Planting Germinated Seeds in Soil after Sprouting

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Starting seeds is such a fun and empowering part of gardening. And, planting germinated seeds in soil most likely easier than you might expect!

Child's hand holding sprouted pea seed over soil trays
Germinated pea seed ready for planting

(I especially love starting seeds in wet paper towels – have you tried my favorite method? I’d recommend starting there if not!

I’m delighted to share the method I use when transplanting germinated seeds to soil. Once the seeds sprout, you can just about effortlessly transfer them!

Let’s get started with some frequently asked questions about transferring sprouted seeds to soil from their mini greenhouses or baggies. Then we’ll get into the actual steps!

Hand holding sprouted pea seed over soil
Sprouted snow pea seedling

Should I plant germinated seeds root up or down?

Plant germinated seeds root down. Like you would visualize any plant, roots grow down and then the rest of the plant grows up and breaks through the surface. Make it easier on the young sprouted seed by planting the root side pointing down.

Of course, if you did it the other way or can’t remember, you don’t need to go digging up anything. Most of the time, seeds will figure it out as they grow and look for the sunlight!

Black bean seed germinated with root sticking out
Germinated black bean seeds

How long does it take germinated seeds to sprout through the soil?

The timing when germinated seeds sprout through the soil surface after planting depends on a few things. The type and size of the seed may impact its growth rate. Some seeds grow faster than others for sure. Also, factors like light, watering, and how deep you plant already-sprouted seeds can affect the timing as well.

Choosing Sprouted Seeds for Transplanting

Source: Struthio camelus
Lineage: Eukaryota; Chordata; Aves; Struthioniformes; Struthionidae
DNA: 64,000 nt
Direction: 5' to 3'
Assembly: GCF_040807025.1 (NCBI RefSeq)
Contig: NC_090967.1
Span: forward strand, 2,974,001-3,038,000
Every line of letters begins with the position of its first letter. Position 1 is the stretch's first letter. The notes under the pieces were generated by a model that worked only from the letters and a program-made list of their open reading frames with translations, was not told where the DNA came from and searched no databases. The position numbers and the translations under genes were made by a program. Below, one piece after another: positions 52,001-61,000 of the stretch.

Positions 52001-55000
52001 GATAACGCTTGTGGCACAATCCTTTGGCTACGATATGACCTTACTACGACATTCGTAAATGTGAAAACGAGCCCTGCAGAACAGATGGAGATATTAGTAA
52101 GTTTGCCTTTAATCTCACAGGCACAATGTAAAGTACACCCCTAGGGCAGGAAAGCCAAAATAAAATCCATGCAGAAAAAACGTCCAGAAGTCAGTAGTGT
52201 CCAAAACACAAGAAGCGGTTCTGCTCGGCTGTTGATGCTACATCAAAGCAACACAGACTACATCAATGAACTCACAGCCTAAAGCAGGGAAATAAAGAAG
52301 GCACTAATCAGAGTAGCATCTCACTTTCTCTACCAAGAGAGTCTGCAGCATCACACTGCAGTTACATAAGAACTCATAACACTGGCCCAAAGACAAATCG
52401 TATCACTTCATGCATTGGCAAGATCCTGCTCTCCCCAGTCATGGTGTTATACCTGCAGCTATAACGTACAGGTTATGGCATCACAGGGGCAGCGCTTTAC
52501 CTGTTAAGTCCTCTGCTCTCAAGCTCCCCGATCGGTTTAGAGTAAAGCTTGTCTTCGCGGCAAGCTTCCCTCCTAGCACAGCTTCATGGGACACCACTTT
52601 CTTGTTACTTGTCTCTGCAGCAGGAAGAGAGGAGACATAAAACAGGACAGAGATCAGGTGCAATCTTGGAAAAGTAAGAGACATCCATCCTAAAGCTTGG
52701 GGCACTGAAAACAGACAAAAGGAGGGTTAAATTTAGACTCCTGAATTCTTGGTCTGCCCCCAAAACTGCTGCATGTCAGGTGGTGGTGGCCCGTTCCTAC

(If you haven’t already, follow the steps on our original guide first, to get your sprouted seeds!)

TIP – Be sure to check your seed package or research the exact seed type for specific details and planting instructions.

First, check to see how many seeds have sprouted.

You can remove only those with roots emerging during your first attempt at planting sprouted seeds.

Leave the rest until they are ready.

How to Plant Seeds after Germination

Separating Rooted Seedlings

Germinating seeds in materials other than soil or mix often results in a sprouted seed that is fully accessible. But, sometimes not.

Cucumber seedling with roots embedded in paper towel
This cucumber seedling’s roots are embedded in the paper towel!

Keep in mind that sprouted seeds may embed their roots into the wet towels, coffee filters, or whatever you used.

While it might seem alarming at first, this is actually pretty easy to remedy. 

How to Separate Seeds with Roots Embedded in Paper Towel

When roots from seeds are embedded in paper, simply separate those with roots still attached to the paper.

  1. First, identify any freely rooted seeds that haven’t attached to the paper. Remove those gently and set aside.
  2. Next, look for the least entangled sprouted seeds. See if you can gently separate them from the paper and other nearby seeds’ roots.

    Bright red beet seedling still attached to paper by the roots
  3. Finally, use great care in separating sprouted seeds with entangled roots. Tear the paper a bit to separate.
    • It’s okay if it the roots remain embedded in it. Just do your best not to break or disturb the roots when separating.
    • If you must break some of the tangled roots, do it as far away from the seed as possible and cutting as little root as possible. Very gently cut or pull them apart while grasping the sprouted seeds and paper at the same time.
Germinated Marketmore cucumber seedlings
Beautiful cucumber seed germination (Marketmore)

Whew! If that wasn’t stressful, I don’t know what is!

But it’s all good – your seeds should recover just fine in most cases.